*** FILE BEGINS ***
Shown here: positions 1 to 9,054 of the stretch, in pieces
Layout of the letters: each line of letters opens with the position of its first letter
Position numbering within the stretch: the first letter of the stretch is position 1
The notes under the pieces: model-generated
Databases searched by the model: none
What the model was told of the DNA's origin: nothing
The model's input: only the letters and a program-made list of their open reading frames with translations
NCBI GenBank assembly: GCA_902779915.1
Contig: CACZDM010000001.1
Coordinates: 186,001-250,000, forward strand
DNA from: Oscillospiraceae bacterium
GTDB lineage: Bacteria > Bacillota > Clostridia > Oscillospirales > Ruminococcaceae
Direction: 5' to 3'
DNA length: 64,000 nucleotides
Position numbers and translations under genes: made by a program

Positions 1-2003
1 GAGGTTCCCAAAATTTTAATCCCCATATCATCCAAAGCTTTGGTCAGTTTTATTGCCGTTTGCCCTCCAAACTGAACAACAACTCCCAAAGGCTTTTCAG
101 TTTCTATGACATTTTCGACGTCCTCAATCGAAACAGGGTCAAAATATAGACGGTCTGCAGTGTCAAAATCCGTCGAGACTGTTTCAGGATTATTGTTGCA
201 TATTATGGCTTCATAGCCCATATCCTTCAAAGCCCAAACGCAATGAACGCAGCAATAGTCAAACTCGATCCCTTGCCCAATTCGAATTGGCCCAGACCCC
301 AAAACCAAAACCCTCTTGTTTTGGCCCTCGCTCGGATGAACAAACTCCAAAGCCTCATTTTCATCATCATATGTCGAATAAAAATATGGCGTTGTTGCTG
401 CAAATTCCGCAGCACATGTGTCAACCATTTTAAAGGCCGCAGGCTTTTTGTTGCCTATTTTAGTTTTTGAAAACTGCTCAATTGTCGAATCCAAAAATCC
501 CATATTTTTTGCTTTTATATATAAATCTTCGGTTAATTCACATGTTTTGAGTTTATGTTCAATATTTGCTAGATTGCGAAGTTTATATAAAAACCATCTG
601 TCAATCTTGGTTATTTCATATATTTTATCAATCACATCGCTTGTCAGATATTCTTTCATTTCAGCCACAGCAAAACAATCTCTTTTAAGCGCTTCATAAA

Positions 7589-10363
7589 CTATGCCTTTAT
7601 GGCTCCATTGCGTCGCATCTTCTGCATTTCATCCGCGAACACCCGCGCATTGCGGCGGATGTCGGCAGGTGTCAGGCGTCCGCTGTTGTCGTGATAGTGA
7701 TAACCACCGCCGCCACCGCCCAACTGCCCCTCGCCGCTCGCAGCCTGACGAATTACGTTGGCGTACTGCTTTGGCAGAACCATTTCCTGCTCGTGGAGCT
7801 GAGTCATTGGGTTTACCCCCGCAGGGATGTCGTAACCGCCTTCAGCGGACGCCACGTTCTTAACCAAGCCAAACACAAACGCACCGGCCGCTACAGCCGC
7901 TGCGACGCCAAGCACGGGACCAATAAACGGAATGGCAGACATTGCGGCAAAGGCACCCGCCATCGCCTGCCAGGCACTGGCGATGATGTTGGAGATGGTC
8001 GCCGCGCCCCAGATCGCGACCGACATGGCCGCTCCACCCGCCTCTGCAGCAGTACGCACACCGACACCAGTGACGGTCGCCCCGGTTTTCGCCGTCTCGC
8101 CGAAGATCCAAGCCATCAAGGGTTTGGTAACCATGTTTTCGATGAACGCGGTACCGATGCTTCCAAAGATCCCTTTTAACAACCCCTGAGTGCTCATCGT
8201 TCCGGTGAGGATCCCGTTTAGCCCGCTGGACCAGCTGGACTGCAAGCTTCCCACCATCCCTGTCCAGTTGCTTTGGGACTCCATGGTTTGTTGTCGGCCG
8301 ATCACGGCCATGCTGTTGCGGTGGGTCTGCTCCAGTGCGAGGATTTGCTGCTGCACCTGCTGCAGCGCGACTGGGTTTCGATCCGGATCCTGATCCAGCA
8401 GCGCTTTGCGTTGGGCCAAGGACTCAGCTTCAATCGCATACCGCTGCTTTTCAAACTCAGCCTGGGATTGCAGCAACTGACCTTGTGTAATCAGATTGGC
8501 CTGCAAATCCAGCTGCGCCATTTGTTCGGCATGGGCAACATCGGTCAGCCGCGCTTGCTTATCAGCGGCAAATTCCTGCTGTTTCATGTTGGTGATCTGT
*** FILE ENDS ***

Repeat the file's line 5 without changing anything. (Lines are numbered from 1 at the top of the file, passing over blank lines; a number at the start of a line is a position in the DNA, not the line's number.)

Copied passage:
Databases searched by the model: none